The challenge for great powers has always been how to provide enough comfort to weaker allies to make them feel secure while maintaining enough leverage over them to ensure they do not provoke a war. In July 1914, there was no guarantee that Europe’s alliances would hold together, given how incongruent the interests between the great powers and their weaker partners appeared. Russia carefully watched France, which needed convincing that the situation was worth a war. France, in turn, looked fretfully at the United Kingdom, which was not sure it wanted to support the tsar after having laid the foundations for improved relations with Germany. Within both the Entente and the Central Powers, the sense that the alliances might unravel generated distrust and uncertainty -- one reason so much energy went into shoring them up rather than peacefully settling the disputes at hand.
Historians often blame another factor for the outbreak of World War I: the cult of the offensive. In this view, prevalent at the time, wars were best won by taking the initiative as quickly as possible and getting troops to push through defensive barriers by relying on morale and élan. Because early action might just produce a victory and delay would surely spell doom, in other words, the fighting could never come too soon. This conviction explains why mobilization mattered so much, especially to the generals, who imposed their sense of urgency on their civilian leaders. On account of its vast size and cumbersome infrastructure, Russia mobilized first. McMeekin quotes Nicholas lamenting, tellingly, that his decision to do so potentially involved “sending thousands of men to their deaths.” Nicholas could not grasp the true stakes; Russia ultimately lost some two million soldiers.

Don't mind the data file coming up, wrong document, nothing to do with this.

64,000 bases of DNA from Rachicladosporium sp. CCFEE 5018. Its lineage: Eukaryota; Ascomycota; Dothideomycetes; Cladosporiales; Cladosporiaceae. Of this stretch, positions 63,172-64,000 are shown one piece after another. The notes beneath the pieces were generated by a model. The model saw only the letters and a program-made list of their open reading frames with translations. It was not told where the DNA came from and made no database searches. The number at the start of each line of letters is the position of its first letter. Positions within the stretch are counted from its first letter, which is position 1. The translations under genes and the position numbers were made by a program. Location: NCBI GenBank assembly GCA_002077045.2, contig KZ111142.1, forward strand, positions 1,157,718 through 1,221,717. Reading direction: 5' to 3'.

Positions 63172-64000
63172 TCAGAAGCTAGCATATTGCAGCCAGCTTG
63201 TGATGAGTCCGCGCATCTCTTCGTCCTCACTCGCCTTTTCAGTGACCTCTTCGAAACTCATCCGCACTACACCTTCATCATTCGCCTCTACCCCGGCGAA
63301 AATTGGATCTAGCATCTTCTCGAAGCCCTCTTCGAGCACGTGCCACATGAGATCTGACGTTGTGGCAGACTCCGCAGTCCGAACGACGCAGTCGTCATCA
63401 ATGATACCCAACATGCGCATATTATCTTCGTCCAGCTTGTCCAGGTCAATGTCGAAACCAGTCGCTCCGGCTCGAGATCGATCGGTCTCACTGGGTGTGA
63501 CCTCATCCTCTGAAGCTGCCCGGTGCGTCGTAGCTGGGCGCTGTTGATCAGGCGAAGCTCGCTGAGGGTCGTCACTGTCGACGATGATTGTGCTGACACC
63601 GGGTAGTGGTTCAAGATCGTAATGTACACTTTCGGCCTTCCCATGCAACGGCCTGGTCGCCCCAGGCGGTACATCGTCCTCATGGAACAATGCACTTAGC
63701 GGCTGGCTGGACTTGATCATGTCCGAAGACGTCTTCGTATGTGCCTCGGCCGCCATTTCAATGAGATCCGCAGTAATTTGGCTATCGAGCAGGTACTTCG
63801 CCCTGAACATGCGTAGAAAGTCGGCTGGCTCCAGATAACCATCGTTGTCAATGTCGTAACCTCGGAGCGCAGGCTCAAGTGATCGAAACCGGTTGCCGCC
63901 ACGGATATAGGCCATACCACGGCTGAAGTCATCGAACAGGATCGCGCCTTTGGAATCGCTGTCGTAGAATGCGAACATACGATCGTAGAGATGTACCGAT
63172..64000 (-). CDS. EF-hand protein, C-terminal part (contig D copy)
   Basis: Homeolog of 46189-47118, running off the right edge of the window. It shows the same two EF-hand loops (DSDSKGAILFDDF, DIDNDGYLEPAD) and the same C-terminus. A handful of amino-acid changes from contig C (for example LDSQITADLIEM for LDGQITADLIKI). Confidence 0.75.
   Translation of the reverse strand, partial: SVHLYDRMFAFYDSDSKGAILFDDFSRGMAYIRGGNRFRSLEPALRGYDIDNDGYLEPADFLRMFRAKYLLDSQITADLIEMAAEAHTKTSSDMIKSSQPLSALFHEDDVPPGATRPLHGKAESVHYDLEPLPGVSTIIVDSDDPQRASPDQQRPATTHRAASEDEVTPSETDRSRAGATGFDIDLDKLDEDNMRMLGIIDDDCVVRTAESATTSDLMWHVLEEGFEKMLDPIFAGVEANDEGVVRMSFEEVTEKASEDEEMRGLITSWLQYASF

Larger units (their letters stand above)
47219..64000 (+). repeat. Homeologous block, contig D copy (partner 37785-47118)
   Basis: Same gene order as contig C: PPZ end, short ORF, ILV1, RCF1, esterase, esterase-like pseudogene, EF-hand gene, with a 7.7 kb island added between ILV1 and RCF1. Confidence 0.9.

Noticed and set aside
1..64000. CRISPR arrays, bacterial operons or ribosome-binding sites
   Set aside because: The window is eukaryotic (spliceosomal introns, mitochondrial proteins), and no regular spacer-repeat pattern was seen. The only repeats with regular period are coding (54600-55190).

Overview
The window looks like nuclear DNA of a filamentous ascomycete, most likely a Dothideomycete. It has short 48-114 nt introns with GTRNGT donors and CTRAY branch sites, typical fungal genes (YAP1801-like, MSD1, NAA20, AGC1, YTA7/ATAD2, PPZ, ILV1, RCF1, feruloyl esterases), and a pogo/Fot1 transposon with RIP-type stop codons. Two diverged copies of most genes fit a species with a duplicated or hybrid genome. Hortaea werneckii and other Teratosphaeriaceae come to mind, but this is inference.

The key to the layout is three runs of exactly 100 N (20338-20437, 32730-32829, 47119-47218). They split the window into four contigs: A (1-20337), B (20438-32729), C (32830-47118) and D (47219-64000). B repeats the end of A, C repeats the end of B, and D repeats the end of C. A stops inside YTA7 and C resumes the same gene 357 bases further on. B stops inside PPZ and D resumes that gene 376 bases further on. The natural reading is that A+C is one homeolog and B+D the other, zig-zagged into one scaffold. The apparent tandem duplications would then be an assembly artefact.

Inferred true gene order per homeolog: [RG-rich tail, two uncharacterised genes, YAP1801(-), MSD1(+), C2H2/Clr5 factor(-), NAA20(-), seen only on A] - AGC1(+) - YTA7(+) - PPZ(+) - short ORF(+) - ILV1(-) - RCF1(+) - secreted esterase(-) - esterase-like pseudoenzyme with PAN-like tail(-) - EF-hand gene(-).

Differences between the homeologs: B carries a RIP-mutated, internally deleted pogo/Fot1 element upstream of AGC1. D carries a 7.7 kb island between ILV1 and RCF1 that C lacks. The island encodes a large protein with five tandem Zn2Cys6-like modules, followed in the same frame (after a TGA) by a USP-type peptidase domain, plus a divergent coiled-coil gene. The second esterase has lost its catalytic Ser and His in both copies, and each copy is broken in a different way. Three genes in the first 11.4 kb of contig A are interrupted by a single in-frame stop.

Elites across Europe expected that even a highly costly war would prove quick and decisive. After a few cataclysmic battles, the thinking went, the conflict would end and the continent could adjust to its new political realities. What is striking is how little strategic discussion actually took place. Decision-makers neither scrutinized the practicality of their war plans nor related them to political objectives. In Berlin, only in passing did planners question the wisdom of charging toward France through Belgium, even though that course, by triggering London’s treaty obligations to Brussels, guaranteed British participation in the war.
THE LONG WAR